Iran top diplomat rounds out Gulf tour with UAE visit
Iranian Foreign Minister Hossein Amir-Abdollahian has concluded his three-day tour of Gulf Arab countries by visiting the United Arab Emirates (UAE).
This visit was part of Iran’s ongoing diplomatic efforts to alleviate its isolation, improve its economy, and demonstrate its strength.
During his visit to the UAE, Amir-Abdollahian engaged in discussions with UAE President Sheikh Mohammed bin Zayed Al Nahyan in Abu Dhabi. The talks primarily focused on enhancing bilateral relations and exploring avenues for increased cooperation. President Ebrahim Raisi extended an invitation to Sheikh Mohammed to visit Iran, as conveyed by Iran’s foreign ministry.
Additionally, Amir-Abdollahian met with his Emirati counterpart, Sheikh Abdullah bin Zayed, who emphasized the importance of establishing an international approach based on cooperation and partnership for multilateral action.
The two countries signed an agreement to expand air transport services, boost trade, and promote tourism opportunities.
These diplomatic efforts by Iran come in the context of Gulf Arab countries seeking to ease tensions with Iran, which have been exacerbated by conflicts in Yemen and Syria. Notably, China played a significant role in brokering an agreement between Iran and Saudi Arabia to restore ties in March.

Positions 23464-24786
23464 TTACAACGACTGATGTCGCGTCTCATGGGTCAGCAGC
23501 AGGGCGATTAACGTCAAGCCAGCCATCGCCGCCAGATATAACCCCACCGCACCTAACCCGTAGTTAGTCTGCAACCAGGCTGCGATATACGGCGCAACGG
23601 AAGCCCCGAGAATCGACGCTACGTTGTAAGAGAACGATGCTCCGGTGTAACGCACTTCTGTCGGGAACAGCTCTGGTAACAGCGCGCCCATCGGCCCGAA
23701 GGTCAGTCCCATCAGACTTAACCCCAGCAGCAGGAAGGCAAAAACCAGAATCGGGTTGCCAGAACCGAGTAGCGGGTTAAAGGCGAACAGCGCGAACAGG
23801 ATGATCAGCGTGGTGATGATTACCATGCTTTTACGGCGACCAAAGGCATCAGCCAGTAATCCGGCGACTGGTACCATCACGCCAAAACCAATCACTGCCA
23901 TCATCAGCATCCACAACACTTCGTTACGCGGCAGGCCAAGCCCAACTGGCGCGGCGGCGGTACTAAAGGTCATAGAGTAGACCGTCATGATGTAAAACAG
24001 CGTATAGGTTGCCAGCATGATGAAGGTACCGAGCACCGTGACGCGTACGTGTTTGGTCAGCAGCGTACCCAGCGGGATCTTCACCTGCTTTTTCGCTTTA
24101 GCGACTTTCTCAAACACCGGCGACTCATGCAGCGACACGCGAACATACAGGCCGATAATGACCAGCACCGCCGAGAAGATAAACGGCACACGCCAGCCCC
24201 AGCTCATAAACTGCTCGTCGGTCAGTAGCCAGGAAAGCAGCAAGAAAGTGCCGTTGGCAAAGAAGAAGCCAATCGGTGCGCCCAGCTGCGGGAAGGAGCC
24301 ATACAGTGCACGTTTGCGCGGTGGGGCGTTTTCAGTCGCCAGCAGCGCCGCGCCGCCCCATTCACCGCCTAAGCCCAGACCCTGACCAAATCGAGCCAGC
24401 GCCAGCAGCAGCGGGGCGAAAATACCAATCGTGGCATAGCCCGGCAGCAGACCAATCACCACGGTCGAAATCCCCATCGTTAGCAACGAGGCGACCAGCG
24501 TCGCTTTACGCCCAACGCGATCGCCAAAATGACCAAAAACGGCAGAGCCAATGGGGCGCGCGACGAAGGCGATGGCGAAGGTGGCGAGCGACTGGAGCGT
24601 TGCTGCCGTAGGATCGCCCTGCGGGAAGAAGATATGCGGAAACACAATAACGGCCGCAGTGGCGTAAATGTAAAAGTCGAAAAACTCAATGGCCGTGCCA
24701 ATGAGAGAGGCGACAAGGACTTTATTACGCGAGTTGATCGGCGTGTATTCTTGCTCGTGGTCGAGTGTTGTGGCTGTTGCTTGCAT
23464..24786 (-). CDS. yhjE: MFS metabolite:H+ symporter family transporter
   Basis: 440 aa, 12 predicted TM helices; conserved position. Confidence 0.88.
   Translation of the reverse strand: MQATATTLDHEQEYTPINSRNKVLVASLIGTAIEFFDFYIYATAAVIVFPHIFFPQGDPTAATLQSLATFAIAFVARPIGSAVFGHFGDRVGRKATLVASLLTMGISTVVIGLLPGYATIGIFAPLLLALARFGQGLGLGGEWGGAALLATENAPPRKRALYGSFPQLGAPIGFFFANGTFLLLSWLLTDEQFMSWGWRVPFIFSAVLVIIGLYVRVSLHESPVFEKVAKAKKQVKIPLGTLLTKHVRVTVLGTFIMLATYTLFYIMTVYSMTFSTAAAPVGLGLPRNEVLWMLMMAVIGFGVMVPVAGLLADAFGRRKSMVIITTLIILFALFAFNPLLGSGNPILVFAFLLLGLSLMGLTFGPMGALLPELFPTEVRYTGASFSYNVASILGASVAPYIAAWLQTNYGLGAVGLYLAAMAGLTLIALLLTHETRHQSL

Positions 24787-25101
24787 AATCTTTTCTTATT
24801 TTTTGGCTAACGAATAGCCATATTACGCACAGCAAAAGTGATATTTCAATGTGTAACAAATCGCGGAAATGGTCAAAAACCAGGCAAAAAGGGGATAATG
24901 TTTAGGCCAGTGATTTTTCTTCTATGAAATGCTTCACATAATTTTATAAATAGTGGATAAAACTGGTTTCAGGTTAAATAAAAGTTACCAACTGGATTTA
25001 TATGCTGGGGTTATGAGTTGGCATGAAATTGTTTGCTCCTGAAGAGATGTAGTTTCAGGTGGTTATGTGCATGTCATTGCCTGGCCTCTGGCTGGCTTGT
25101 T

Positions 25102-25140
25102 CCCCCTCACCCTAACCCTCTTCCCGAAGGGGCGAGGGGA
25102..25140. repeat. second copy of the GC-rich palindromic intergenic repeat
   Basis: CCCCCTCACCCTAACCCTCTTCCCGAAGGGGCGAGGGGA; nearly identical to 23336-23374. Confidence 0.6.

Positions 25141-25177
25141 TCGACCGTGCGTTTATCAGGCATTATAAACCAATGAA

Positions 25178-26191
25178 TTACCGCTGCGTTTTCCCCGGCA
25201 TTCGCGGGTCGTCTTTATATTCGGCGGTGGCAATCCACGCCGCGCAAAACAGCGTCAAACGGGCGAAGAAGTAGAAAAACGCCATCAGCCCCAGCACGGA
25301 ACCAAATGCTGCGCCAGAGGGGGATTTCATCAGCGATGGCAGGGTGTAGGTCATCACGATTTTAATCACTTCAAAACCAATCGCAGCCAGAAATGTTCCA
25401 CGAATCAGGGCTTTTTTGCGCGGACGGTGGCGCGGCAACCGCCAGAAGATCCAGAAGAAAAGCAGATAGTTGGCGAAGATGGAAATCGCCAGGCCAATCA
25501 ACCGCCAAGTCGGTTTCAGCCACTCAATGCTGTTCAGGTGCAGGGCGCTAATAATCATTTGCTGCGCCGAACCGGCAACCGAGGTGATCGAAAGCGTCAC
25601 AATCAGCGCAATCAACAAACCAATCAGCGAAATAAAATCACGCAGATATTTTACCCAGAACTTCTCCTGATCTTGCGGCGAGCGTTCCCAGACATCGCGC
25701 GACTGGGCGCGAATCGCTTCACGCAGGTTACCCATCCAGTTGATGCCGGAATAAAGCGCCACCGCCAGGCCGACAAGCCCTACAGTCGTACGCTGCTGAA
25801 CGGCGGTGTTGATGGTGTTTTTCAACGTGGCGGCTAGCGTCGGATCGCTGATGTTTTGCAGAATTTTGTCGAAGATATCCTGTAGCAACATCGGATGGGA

Apart from regional dynamics, Iran’s nuclear activities remain a shared concern. Iran aims to revive the 2015 nuclear deal with major powers, which offers sanctions relief in exchange for restrictions to prevent the acquisition of nuclear weapons—an objective Iran has consistently denied. Indirect negotiations with the United States on nuclear issues, US sanctions, and a potential prisoner swap have taken place through Oman. Iran’s top nuclear negotiator, Ali Bagheri Kani, also met with diplomats from three European countries in Abu Dhabi to discuss various matters, including Iran’s nuclear activities.
The nuclear accord faced a setback in 2018 when the United States, under former President Donald Trump, unilaterally withdrew from the agreement. Consequently, Iran gradually scaled back its commitments, including increasing uranium enrichment. Talks to revive the deal were initiated by the administration of President Joe Biden in 2021 but have experienced intermittent progress.